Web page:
FSK decoding with software filtering

barnacle's picture
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edit: posted also on my web-site at http://www.nailed-barnacle.co.uk... as they don't seem to have stuck...

These are code snippets from an otherwise defunct project to decode BELL300 FSK
for a US-style telephone caller ID. It includes the original C-code for an 80486
from which the AVR assembly was derived.

Of particular interest is the very efficient (and unusual) implementation of the
necessary DSP routines; a single sample from the 1200 baud code is decoded in
approximately 50uS on a 16MHz Mega8 - approximately 50% processor usage.
I have never seen this algorithm anywhere else, but I do know I had major
headaches while I was trying to derive it.

To decode FSK, you need to delay the incoming signal by half a bit-period (the
easy bit) and then low-pass filtering the result (the hard bit). At the end of
the process the resulting signal is passed through a bit-slicer to determine the
logic level of the original bit. In this case, the input signal is a unipolar
8-bit sample but this is promoted to a signed 16-bit result; otherwise,
signal-to-noise issues swamp the filter. Internally, the filter uses 16-bit
signed scaled values; temporary accumulators and multiplication results are 32

Digital filters can be implemented as either finite impulse response (FIR) or
infinite impulse response (IIR) filters. IIR filters are difficult to design but
simple and fast to implement; FIR filters are easy to design but difficult to
implement quickly. However, unconditionally stable IIR filters can be
particularly hard to design so I used FIR.

FIR filters work by having a fifo shift register containing sequential samples
of the signal to be filtered; and a similar sized array containing the filter
coefficients. For each sample, the entire contents of the samples array is
multiplied by the equivalent entry in the coefficient array. The results of
these multiplications are then summed to provide the output term; thereafter,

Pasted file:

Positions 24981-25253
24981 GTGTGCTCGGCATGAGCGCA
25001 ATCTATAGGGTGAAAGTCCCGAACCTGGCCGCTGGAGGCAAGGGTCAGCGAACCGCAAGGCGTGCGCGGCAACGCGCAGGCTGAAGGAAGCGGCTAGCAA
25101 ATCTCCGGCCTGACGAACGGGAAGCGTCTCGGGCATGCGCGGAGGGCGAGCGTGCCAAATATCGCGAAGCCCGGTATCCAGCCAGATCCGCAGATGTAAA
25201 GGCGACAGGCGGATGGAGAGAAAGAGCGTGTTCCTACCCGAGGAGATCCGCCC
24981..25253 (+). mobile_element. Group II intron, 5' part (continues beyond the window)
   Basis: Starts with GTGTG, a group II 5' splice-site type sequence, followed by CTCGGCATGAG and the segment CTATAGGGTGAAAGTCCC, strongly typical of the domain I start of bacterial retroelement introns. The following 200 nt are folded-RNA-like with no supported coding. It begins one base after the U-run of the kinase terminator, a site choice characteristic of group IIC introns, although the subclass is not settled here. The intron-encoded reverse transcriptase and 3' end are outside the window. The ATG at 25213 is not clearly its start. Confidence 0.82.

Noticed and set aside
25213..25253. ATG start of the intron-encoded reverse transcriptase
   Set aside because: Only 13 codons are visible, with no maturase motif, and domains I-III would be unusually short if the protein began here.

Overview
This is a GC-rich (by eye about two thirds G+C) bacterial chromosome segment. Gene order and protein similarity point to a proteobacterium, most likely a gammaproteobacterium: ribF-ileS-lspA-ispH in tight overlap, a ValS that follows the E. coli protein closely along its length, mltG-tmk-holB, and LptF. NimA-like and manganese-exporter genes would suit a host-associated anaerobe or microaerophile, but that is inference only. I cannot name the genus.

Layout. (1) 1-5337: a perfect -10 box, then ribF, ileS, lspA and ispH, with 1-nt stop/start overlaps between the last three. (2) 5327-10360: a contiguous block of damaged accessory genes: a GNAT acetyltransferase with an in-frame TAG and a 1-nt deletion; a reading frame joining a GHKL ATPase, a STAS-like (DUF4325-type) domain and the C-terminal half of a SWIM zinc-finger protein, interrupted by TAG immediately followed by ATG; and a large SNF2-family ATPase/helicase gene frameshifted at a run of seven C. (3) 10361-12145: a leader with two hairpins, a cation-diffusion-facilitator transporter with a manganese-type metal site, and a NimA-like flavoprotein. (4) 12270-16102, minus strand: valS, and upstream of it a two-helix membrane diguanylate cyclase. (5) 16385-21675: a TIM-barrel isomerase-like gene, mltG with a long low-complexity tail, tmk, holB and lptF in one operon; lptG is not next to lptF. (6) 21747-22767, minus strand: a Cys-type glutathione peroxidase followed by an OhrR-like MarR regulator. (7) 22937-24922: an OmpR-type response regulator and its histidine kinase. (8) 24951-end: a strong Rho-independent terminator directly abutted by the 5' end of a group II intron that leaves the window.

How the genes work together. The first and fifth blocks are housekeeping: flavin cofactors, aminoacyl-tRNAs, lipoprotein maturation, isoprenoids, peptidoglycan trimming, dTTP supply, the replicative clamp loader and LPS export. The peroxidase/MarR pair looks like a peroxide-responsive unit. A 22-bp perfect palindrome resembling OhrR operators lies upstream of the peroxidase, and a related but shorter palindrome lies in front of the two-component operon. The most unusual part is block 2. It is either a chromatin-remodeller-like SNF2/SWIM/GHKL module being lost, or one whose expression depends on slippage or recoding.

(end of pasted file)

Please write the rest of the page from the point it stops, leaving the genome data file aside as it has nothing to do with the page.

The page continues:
the contents of the fifo are shifted along one space and the next sample shifted

There are two slow functions here on a non-dsp processor; the
multiply-accumulate stage and the shifting. There's not much you can do about
the time it takes to complete a 16*16 -> 32 multiply, but it is possible to
improve the basic algorithm.

A dedicated DSP chip will have both Multiply-Accumulate (MAC) instructions and
variable length circular buffers. The AVR has neither. :(

Here's the basic algorithm to process a single sample... I assume a buffer
length of 21 samples, which is about the minimum that works in this application.

<br />
on_interrupt:<br />
{<br />
    for (q=19, q>=0, q--)<br />
    {<br />
        buffer[q+1] = buffer[q];<br />
    }<br />
    buffer[0] = new_data_sample;<br />
    output = 0;<br />
    for (q=0; q<21; q++)<br />
    {<br />
        output += buffer[q] * coeffs[q];<br />
    }<br />
    return output;<br />
}<br />

So the first attempt is to get rid of the shift operation. We don't have
circular buffers but perhaps we can simulate one? In the original algorithm a
single value acts as a pointer for both the data buffer and the coefficients,
but we can decouple those and use a separate pointer for each:

<br />
{<br />
    // we don't need to shift any more<br />
    buffer[next_input] = new_data_sample;<br />
    next_input++;<br />
    // but we have to ensure we don't overflow<br />
    if (next_input == num_of_entries)<br />
    {<br />
        next_input = 0;<br />
    }<br />
    for (q=0; q<21; q++)<br />
    {<br />
        output += buffer[next_input+q] * coeffs[q];<br />
        // check we're not out of range<br />
        if (next_input+q > 20)<br />
        {<br />
            next_input -= 21;<br />
        }<br />
    }<br />
    return output;<br />
}<br />

Which is an improvement but it's still not good enough. Apart from anything
else, there's that horrible comparison required between every MAC cycle, takes
precious time.

But if you take *two* copies of the coefficients, and butt-join them, then you
no longer need to perform those comparisons. This is easiest to explain with an
example - for now, let's assume that the filter length is just five elements:

We have two copies of the filter coefficients butted to each other

P Q R S T P' Q' R' S' T'

and one copy of the data buffer


we start with a pointer to P', and do the summation

next time we add new data to replace A


decrement the pointer to T, and do the summation

and so on. When the coefficient filter passes P we aim it at P' and in this way
need not move any data.

<br />
// asssuming 21 coefficients again...</p>
<p>    buffer[next_input] = new_data_sample;<br />
    next_input++;<br />
    next_coeff--;<br />
    // we still have to ensure we don't overflow the input buffer<br />
    if (next_input == num_of_entries)<br />
    {<br />
        next_input = 0;<br />
        next_coeff = 21;<br />
    }<br />
    for (q=0; q<21; q++)<br />
    {<br />
        output += buffer[q] * coeffs[next_coeff+q];<br />
    }<br />
    return output;<br />
}<br />

See the attached code for implementation details.